"..[they] produce a dark epic chronicling the only multiple escape from death row, and the redemption of a man condemned for a murder likely not his own doing, in that rare volume that is at once a taut, gripping true-crime tide and a disturbing indictment of the nether regions of criminal justice."
--Kirkus Reviews

"A remarkable prison narrative."
--
Philadelphia Inquirer

"Dennis Stockton is quite likely to become famous posthumously as a result of this superb book."
--The Christian Science Monitor

"There's more than enough intrigue, action, and disturbing comedy to fill several thrillers, but Dead Run is a true story of a man who refused to sit still and wait for the hour of his death."
--Amazon.com

"Dead Run, unlike other books by inmates, employees or outsiders, provides an authentic, verified, objective view of the prison world."
--The Angolite: The Prison News Magazine

"Readers looking for a true-crime story that reaches for broader themes... will find one in Dead Run."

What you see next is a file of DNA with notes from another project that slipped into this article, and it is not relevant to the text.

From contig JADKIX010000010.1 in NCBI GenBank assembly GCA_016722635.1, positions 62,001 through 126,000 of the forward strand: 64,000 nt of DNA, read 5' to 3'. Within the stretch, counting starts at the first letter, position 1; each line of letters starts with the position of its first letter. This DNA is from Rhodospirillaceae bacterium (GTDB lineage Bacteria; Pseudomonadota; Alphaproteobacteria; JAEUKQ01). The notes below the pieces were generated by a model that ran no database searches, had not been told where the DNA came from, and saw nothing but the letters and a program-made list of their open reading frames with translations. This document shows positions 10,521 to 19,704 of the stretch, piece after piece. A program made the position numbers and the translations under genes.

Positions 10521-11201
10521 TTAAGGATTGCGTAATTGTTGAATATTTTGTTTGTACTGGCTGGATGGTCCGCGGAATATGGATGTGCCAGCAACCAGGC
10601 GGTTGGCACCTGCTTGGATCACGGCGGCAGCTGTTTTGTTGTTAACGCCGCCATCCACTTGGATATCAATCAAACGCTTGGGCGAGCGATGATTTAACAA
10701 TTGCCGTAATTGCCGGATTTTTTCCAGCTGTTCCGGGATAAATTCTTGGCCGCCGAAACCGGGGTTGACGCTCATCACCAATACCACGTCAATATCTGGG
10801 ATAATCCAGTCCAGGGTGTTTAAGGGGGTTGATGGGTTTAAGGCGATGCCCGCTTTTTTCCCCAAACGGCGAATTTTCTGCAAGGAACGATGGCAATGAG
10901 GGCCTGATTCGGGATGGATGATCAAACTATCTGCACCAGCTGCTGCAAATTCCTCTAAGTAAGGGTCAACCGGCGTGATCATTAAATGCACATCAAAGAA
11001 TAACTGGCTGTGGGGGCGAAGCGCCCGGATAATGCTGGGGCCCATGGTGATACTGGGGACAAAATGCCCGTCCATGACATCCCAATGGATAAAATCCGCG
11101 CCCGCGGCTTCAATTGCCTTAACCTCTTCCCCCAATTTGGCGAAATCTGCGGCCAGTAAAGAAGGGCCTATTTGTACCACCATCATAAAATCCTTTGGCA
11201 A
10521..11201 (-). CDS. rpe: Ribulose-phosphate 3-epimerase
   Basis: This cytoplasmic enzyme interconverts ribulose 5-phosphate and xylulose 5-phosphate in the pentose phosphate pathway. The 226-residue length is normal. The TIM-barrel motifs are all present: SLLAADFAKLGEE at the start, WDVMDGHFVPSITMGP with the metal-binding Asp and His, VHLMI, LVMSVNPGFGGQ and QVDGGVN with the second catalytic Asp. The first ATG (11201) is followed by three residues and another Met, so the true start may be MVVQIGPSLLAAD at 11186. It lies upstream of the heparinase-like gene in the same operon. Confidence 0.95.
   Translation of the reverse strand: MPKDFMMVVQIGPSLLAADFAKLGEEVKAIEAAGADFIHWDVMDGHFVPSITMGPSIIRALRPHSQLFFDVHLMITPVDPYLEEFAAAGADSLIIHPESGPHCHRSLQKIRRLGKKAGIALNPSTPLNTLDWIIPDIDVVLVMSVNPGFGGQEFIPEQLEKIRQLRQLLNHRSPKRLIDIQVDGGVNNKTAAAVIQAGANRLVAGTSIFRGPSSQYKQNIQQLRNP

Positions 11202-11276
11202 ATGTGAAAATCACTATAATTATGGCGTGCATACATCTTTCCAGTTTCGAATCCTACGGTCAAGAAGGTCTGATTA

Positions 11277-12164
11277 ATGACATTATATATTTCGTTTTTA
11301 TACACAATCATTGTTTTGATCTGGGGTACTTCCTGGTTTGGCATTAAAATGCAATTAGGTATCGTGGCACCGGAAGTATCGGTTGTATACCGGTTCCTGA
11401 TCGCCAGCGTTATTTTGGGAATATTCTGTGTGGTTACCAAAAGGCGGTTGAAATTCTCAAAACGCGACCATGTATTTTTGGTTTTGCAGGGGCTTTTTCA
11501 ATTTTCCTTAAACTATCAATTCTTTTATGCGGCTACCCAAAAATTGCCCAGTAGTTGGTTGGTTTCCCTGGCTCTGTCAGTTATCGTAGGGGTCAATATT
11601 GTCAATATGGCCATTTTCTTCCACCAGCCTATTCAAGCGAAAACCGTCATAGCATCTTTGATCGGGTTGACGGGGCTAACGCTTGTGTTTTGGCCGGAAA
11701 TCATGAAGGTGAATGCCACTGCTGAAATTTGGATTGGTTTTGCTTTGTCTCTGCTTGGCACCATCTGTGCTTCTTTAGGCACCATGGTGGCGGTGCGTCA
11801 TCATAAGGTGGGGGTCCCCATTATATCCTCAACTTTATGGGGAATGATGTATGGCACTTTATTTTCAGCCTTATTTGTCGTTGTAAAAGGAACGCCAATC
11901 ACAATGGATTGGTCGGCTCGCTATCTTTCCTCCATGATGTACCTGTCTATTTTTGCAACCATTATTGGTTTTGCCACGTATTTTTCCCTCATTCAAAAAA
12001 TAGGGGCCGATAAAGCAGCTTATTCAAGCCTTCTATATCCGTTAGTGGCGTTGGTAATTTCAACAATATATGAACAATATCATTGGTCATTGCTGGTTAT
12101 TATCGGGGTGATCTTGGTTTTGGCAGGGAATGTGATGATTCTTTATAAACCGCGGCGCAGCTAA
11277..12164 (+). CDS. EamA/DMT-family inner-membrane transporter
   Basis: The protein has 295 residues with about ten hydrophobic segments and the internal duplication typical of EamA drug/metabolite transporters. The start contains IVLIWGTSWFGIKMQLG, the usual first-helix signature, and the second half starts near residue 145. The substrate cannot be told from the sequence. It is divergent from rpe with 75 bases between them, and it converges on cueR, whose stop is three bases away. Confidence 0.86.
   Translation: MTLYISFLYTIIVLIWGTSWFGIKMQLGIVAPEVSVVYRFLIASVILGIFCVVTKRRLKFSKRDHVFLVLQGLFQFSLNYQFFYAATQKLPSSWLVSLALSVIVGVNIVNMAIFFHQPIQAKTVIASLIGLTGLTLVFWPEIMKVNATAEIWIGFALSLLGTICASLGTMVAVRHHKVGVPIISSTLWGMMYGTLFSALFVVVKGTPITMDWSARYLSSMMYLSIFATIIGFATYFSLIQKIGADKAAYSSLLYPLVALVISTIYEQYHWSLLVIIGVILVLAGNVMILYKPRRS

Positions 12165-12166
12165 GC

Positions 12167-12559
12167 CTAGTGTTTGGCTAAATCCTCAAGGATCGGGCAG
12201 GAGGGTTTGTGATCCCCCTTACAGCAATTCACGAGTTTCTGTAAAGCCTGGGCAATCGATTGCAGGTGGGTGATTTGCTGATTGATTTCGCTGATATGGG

--Orlando Sentinel

"Uplifting and depressing in equal measures I was moved by this book to once again protest against the Death Penalty. If there is to be any sense in Stockton's death maybe this is it."
--
Crime Time


Full Description
          Over the years a handful of shipwrecks have become symbols of something greater. In the Age of Sail, three were recounted again and again: Captain Bligh and his Bounty’s 1789 voyage (which spawned Mutiny on the Bounty); the whaleship Essex of 1820 (which spawned Moby Dick); and the 1866 survivors of the clipper ship Hornet, who barely lived for 43 days on ten days’ rations and shoe leather, who drifted 4,000 miles in a single lifeboat as they all slowly weakened and became delirious or mad. It was a journey that would be memorialized for a magazine by an unknown Mark Twain, and mark the debut of his literary career. But the voyage, disaster and survival has never, amazingly, been given the full length book treatment it deserves. Until now.
         
In the vein of the bestseller In the Heart of the Sea comes A FURNACE AFLOAT, a miraculous story of shipwreck, survival, sharks, whirlpools, cannibalism, mutiny, hallucinations, near-rescues, and 43 days of man against nature. It is one of the rare, great historical survival stories glossed over in the recent flood of bestsellers. And yet it also transcends its genre, as a study of the sociology of 1866 America, as reflected in the crew and survivors of the Hornet: a diverse mix of immigrants struggling to overcome class issues, to define their own America, and to recover from the recent Civil War.